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Reference: "Without the agreement, the association must pay its property taxes in full, a total of about $45,000." Why? Because they did not opt out of the RSA Ch. 80:60 "implied consent" in having "committed" their property for such? All their property? Hey! These RSA Ch. 42:1 + 92:2 town officials took an oath to obey the law! That includes NOT to tax for what be un-lawful! re: the un-constitutional state-wide property tax slice of the property tax pie for education. See: the N.H. Supreme Court website at: : http://en.wikipedia.org/wiki/New_Hampshire_Supreme_Court for The "Notable Cases" and "Educational Funding" footnote over to: http://www.courts.state.nh.us/supreme/opinions/1997/school.htm " The majority holds today that the present system of taxation to provide funding to meet this constitutional duty violates part II, article 5 of the State Constitution, because it is not reasonable or proportional. " nor wholesome. The abatement form reads for to file to abate for ANY "good reason". Did the Fair put this down as I suggested earlier this year? I doubt it. Unless you put it down neither the BTLA nor Superior Court will hear it. And even if you do put it down they still won't hear it as the word "any" to them is LIMIT-ed to only poverty and appraisal, so needing some State Rep. (or N.H. State Senator) to put in an LSR by next Friday's deadline (Sept. 26th) for the House if they are a current Legislator running for re-election in the November Election, to ask this question to the Supremes by Article 74 that even though nobody else has asked for such other than these two reasons in the past 150 years, does that limit people today to only those two reasons!? cc: to a State Senator with a business whose attorneys probably goofed up for this past year of maybe to be able to file for such by the end of March 2015 AND after an Article 74 opinion would be GREAT for him AND us too!! ...(full comment)

State Fair Association files complaint seeking tax exemption against town of Hopkinton

Thank you, Collie, for your positive post. And I apologize to you for any snippy comments I've directed to you. ...(full comment)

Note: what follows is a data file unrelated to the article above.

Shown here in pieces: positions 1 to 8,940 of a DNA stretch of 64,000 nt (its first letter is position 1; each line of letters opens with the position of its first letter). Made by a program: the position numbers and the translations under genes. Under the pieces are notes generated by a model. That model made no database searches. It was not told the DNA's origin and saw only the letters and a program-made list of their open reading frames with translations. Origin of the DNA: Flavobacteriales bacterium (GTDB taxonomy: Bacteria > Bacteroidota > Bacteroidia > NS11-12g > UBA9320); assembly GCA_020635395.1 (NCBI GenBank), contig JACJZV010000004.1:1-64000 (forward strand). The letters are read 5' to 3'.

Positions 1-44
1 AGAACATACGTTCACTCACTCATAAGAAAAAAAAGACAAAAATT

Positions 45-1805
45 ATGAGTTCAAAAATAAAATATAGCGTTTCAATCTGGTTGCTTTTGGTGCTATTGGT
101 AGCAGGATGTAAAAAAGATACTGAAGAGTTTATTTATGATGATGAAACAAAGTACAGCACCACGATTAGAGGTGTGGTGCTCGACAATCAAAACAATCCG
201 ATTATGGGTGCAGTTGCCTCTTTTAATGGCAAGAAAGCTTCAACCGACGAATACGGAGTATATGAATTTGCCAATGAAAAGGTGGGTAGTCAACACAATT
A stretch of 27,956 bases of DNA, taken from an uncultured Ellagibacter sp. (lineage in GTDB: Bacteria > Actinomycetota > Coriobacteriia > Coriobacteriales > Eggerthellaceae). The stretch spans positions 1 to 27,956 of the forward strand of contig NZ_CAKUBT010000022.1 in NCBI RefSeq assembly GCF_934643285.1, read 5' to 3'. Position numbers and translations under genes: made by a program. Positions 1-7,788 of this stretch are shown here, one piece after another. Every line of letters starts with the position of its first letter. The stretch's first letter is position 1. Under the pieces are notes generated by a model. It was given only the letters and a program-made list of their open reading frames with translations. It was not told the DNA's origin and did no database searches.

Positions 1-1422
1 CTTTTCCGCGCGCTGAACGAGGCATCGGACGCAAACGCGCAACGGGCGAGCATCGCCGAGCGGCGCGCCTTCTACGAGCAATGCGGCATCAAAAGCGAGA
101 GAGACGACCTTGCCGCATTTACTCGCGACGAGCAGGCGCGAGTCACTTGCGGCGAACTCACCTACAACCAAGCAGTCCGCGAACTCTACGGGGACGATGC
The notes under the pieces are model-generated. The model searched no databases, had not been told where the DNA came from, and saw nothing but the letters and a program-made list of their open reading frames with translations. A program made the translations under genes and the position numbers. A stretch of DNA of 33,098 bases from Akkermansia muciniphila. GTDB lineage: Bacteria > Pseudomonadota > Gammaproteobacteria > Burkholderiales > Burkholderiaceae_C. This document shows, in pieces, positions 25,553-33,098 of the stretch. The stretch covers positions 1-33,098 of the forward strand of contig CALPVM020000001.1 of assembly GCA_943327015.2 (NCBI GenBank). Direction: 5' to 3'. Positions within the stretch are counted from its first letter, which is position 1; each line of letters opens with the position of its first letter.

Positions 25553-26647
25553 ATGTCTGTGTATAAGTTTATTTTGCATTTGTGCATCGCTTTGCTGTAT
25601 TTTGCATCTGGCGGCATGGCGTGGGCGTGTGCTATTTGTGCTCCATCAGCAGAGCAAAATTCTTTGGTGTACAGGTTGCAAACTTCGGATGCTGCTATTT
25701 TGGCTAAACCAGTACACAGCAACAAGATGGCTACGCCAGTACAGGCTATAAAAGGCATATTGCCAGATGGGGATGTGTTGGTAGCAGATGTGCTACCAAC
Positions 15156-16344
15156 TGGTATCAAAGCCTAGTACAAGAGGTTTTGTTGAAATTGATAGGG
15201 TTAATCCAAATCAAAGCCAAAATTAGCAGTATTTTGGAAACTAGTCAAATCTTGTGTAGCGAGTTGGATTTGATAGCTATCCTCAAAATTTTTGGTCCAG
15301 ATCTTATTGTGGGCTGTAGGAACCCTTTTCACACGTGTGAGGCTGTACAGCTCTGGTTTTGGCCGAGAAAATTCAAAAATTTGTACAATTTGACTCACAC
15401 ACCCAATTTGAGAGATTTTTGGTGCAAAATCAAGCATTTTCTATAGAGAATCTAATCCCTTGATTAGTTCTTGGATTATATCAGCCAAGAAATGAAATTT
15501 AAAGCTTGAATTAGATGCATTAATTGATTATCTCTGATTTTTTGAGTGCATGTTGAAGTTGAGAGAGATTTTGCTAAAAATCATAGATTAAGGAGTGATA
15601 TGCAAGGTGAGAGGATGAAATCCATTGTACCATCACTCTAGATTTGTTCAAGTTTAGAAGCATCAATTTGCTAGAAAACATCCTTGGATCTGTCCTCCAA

My Turn: Israeli-Palestinian conflict through Christian eyes

Fine, believe what ever spin on this non-issue you want, but this isn't about Mass politics. This is about why Scott Brown would be good for NH? I will admit that I initially liked Scott Brown. I have a problem with his much mentioned coddling of Wall Street, but after Sandy Hook he became the first GOP Senator to call for a federal assault weapons ban. So I am torn. However I believe Jeanne Shaheen has done a good job for NH so I will support her. If Brown were running against anyone else then it would be open, against Ayotte, I'd support Brown in a heart beat. This isn't about what's best for NH, this is 100% what's best for the national GOP. It's just rather ironic that NH republican's have to turn to out of state politicians with slim pickings that were available to us. ...(full comment)

Letter: Let’s elect Scott Brown

This is such wonderful news. Thank you, Mr. Hamel. Education is how I got out of the poverty of my childhood. I put myself through UNH. It took me seven years, but it was worth it. It's harder now because the cost of tuition is higher and grants and scholarships much more limited. We've stopped supporting access to higher education in the past 30 years or so. I wish the best in life to the UNH students who will benefit from this gentleman's generosity. ...(full comment)

Hamel’s $10 million donation to UNH aims to pay close to full tuition